Inflammatory marker levels linked to mood state in BD patients
MedWire News: Results from a Norwegian study suggest that levels of certain inflammatory markers are associated with mood state in patients with bipolar disorder (BD).
"Several lines of evidence have implicated inflammatory abnormalities in BD," observe Sigrun Hope (University of Oslo) and colleagues in the Journal of Psychiatric Research.
But they add it is unclear whether such abnormalities are associated with mood state and affective symptom severity in BD patients.
To investigate further, the team studied 112 BD patients, 153 patients with schizophrenia, and 239 mentally healthy controls.
The Young Mania Rating Scale and the Inventory of Depressive Symptomatology were used to assess affective symptoms among the BD and schizophrenia patients, and they were divided into groups based on depressed, neutral, and elevated mood.
Blood samples were collected from all of the participants and examined for levels of the immune markers tumor necrosis factor receptor 1 (TNF-R1), interleukin 1 receptor antagonist (IL-1Ra), IL-6, high sensitive C-reactive protein (hsCRP), osteoprotegerin (OPG), and von Willebrand factor (vWf).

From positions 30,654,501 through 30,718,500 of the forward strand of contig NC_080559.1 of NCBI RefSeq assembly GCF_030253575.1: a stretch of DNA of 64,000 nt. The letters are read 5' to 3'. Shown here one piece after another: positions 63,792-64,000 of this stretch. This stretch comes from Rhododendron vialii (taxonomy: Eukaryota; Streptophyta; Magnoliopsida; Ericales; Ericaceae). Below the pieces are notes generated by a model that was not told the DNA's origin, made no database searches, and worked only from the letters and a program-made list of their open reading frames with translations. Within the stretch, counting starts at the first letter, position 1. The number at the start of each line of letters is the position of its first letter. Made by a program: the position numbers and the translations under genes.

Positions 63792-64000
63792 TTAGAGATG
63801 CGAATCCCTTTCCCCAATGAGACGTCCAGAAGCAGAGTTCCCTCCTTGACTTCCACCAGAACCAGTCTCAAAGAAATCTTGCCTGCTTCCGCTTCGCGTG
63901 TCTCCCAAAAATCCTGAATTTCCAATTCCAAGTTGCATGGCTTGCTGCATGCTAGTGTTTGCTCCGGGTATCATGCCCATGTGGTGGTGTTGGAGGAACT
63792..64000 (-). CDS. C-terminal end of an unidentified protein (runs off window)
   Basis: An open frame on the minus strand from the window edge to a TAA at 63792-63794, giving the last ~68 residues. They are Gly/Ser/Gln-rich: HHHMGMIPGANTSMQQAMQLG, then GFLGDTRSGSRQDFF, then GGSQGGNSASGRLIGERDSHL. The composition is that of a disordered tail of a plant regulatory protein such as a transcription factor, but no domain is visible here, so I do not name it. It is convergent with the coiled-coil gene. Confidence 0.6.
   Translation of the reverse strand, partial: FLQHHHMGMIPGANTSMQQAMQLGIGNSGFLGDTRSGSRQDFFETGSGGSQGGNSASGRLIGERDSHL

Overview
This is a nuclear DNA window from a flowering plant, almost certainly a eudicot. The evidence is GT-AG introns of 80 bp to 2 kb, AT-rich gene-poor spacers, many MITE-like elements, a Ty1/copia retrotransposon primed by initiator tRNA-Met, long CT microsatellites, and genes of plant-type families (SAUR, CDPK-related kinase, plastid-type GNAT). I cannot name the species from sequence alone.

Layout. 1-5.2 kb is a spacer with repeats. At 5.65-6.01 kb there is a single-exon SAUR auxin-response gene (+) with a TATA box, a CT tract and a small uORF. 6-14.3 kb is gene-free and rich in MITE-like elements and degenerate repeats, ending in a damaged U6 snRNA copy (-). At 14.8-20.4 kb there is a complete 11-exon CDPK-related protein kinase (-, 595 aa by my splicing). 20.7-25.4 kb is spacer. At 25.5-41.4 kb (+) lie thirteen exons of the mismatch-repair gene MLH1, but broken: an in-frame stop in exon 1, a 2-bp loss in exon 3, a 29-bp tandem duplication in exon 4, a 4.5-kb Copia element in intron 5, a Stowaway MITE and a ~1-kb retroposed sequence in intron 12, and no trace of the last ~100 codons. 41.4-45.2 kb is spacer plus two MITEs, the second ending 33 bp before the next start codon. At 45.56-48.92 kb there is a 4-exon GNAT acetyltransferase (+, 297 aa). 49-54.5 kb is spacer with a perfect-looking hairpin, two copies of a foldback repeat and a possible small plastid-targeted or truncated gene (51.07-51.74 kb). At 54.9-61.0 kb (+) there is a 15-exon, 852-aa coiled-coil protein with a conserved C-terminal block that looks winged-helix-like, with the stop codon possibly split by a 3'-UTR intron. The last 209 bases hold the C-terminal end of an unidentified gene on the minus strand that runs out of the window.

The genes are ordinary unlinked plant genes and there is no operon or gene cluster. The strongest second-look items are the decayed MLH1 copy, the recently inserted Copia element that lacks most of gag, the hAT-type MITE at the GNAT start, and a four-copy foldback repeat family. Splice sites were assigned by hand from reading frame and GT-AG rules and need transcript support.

The researchers found that in the BD patients, those in a depressed state (n=58) had significantly lower levels of TNF-R1, IL-1Ra, OPG, and IL-6 than those in a neutral (n=26) or elevated mood state (n=17), at 0.98 versus 1.03 and 1.24 ng/ml, 0.53 versus 0.65 and 0.80 ng/ml, 2.57 versus 3.24 and 3.69 ng/ml, and 0.26 versus 0.77 and 0.36 pg/ml, respectively.
Levels of TNF-R1 were positively correlated with elevated mood scores in the BD patients, while scores for sad mood were negatively correlated with OPG, IL-1Ra, and IL-6 levels.
Compared with controls, BD patients in a neutral mood state had significantly higher levels of OPG (2.25 vs 3.24 ng/ml) and IL-6 (0.30 vs 0.77 pg/ml), and those in an elevated mood state had higher levels of TNF-R1 (0.95 vs 1.24 ng/ml) and vWf (87% vs 126%).
There were no significant associations between affective symptoms or mood states and immune marker levels in schizophrenia patients.
Hope and team conclude: "The present results suggest that low levels of inflammatory markers are associated with depressive mood, and high levels with elevated mood in BD, and not in schizophrenia.
"This indicates that variation in these markers of immune activation and inflammation is related to core psychopathology of BD."
They add: "Further studies on the underlying mechanisms of the immune system in affective phenotypes are needed."
By Mark Cowen